We often scoff when WWE brags about their zillions of social media followers. Great, you have a lot of them. But what are they good for? What’s really important for WWE is TV rights fees, Network subscriptions, TV ratings and arena attendance.

But how do you measure the success or popularity of the hundreds of independent promotions that have no television station to give their product visibility? Revenue and profit, ultimately. But none of the indies are publicly traded companies like WWE and open about their numbers.

The Indies

On the ashes of ECW and with inspiration from the King of the Indies tournament in the summer of 2001, Ring of Honor was founded in early 2002. As far as I know, it was the first time a wrestling company tried to appeal to a global audience with no TV distribution since the advent of TV itself.

Thirteen years later, there are a growing number of wrestling promotions running at least sustainable businesses with very little or no traditional TV distribution. The promotions I have in mind don’t just appeal to people in the one town they regularly run shows; they appeal to fans around the country and around the world, selling DVDs, iPPV and video downloads. For most if not all of the promotions mentioned below, video products are probably not their largest source of revenue, but rather an additional means to make the promotion viable.

In lieu of traditional TV, these promotions have reached their fans primarily via the internet. The internet and word of mouth were the sole forms of media that kept ROH alive through the 2000s, and maybe a few companies that hardcore fans from around the country or world were following. However the emergence of social media in the current decade, I’d argue is what has enabled wrestling products with no TV to have more visibility than ever.

So if social media is so important to promotions that want worldwide appeal, which ones have the strongest social media presence? We might have an intuition about which promotions have the most buzz, but which ones have the best numbers? To study this, I collected data on Facebook likes, Twitter followers and YouTube subscriptions to a number of promotions’ official pages. (I stopped short of Instagram since many of these promotions do not have official accounts for that site.) As far as I’m aware, these are the 14 US/Canadian indie promotions that have over 10,000 social media touch points among those three platforms:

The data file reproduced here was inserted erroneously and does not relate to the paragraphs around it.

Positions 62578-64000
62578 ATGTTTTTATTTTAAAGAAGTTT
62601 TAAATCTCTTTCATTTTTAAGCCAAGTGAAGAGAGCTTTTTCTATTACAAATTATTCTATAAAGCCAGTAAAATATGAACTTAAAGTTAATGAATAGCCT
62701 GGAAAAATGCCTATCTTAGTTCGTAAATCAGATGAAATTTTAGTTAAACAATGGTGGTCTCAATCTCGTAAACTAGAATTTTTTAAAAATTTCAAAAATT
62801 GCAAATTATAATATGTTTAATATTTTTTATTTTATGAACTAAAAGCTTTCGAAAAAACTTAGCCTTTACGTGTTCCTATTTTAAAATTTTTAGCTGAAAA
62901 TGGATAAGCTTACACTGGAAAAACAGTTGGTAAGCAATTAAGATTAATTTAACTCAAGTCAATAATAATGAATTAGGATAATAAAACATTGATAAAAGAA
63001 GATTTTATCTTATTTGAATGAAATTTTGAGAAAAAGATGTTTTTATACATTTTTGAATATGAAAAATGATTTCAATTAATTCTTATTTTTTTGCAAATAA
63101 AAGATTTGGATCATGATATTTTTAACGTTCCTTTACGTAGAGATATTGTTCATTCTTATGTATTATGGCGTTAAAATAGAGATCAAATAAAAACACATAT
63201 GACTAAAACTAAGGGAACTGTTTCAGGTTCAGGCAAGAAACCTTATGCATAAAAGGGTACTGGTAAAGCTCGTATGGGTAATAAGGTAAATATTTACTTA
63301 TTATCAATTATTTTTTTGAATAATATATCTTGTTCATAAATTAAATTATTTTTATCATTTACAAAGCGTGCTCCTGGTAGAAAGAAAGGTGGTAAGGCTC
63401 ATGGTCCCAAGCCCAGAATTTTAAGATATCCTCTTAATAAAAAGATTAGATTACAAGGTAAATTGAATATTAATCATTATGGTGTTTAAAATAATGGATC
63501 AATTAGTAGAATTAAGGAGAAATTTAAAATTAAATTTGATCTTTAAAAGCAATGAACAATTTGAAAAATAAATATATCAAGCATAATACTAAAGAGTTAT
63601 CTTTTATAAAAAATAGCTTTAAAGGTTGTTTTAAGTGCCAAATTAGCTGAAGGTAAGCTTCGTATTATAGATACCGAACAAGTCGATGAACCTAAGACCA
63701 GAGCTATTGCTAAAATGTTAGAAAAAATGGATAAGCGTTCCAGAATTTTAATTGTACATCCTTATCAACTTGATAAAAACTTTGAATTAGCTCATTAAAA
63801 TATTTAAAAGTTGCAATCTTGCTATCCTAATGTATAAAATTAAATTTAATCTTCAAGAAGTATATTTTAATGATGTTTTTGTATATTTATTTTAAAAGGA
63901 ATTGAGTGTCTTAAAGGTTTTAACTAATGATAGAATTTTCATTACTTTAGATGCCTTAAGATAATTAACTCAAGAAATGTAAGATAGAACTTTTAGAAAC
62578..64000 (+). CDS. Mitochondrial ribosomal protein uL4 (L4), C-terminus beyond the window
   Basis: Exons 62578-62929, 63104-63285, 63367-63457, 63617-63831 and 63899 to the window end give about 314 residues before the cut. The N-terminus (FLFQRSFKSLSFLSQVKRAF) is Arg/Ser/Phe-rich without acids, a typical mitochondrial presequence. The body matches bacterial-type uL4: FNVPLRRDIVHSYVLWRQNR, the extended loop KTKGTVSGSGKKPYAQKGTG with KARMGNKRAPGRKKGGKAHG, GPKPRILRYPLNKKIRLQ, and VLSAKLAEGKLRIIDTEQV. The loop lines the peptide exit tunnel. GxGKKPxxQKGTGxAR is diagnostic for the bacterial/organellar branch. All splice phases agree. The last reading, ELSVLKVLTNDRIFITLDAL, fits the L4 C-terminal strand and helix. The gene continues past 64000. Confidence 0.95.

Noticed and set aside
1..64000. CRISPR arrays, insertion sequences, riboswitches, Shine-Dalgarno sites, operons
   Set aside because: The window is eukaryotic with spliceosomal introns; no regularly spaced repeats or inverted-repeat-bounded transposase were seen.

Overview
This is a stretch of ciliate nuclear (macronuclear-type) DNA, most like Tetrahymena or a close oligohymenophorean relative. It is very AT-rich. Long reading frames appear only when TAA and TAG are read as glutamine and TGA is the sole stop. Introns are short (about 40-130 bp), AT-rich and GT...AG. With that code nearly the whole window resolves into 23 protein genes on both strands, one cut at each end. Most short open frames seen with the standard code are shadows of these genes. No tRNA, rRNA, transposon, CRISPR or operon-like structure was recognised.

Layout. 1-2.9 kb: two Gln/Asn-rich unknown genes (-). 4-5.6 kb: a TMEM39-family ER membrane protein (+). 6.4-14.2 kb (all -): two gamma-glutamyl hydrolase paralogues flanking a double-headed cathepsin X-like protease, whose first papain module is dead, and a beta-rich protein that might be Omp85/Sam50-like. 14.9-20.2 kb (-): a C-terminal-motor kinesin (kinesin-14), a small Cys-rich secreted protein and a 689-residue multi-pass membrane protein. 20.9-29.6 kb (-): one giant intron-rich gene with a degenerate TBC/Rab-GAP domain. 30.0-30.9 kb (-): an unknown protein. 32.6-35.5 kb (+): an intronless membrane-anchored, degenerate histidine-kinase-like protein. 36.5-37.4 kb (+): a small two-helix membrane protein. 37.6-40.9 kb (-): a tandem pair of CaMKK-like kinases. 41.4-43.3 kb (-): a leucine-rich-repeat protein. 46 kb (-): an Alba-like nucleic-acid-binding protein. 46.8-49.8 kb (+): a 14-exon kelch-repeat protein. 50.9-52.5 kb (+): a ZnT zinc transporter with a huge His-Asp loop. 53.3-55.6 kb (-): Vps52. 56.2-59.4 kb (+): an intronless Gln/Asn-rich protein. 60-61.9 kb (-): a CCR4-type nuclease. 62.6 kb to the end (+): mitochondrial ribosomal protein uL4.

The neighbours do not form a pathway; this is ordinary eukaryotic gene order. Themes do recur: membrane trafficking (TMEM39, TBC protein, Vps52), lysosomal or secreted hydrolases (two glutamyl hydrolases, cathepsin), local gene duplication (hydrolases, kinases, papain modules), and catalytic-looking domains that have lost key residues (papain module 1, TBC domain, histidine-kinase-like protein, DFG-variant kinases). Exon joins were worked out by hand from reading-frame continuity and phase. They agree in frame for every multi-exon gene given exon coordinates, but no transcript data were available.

EDIT: Pro Wrestling Syndicate‘s social media numbers (Facebook: 19,997; Twitter: 7167; YouTube: 3171) were high enough to be included in this data but were unintentionally overlooked.

For combined touch points, Chikara tops the list. Despite its lower profile since its return from the elaborate shutdown/rebirth angle, Mike Quackenbush’s promotion still has more social media followers than anyone this side of Ring of Honor.

An important difference about social media followers as opposed to traditional big time metrics like attendance, TV ratings and pay-per-view buys is that social media followers don’t easily go away. Sure, a user can unlike/unfollow/unsubscribe, but most never will. Whether those users continue to be exposed to your content, though, is a different story.

A tricky issue here is a lot of this is skewed by how long a promotion has been around. If you’ve been around since the rise of social media, you’ve got a much better chance to have top numbers versus an upstart indie that’s gathering more buzz lately but just doesn’t have the years of existence in to accumulate these somewhat permanent touch points.

It’s surprising Combat Zone Wrestling’s presence is so strong. Most probably don’t think of them as being as popular as PWG and Evolve among passionate fans. To their credit, it may be indicative of the strength of a brand that’s been around for 16 years running. CZW is third-best overall behind the Reseda, California-based indie dream match promotion Pro Wrestling Guerilla, and just ahead of SHIMMER, the popular US women’s wrestling indie.

The presence of Gabe Sapolsky’s Evolve also doesn’t seem consistent with its prestige. Triple H implied in the recent NXT conference call that “Dragon’s Gate” [sic] is one of the promotions WWE has its eye on when scouting indie talent. I could see for some fans the brand identity for Evolve being confusing. There hasn’t been a Dragon Gate USA show since 2013. The DGUSA brand appears to be on permanent hiatus. Evolve is now the most prominent brand under Sapolsky’s WWN umbrella. So should we just say ‘Evolve’ now? ‘WWN’? Triple H thinks it’s called ‘Dragon’s Gate.’ There’s also no official Twitter account for Evolve. Instead, you need to know that you should follow Sapolsky’s personal account (@BookItGabe) for Evolve news on Twitter. Likewise there isn’t an official Facebook page, but rather a Facebook group which has just over 3000 members. However the Facebook page for Sapolsky himself has over 6500 likes where he regularly posts about his promotion.

Social Media Manipulation

Keep in mind these numbers are subject to manipulation. One of the keys to Facebook’s advertising model is getting other businesses to pay to advertise their own Facebook pages in order to drum up ‘likes.’ Twitter offers a similar ad service to help you gain followers. A quick search of Google or the Apple App Store reveals a number of bots and apps that will supposedly help you gain Twitter followers. And of course you can just manually practice the “follow and unfollow” strategy where you follow many accounts in hopes they follow you back.

Some of the indies here are clearly practicing some form of that strategy. SHIMMER is following more accounts (38,000+) than it has followers (35,000+). AIW follows about the same number of users as it has followers (12,000+). Same for AAW (about 16,000+ followed and following). Chikara has 36,000 followers, it follows 19,000.

Others like PWG only follow 37.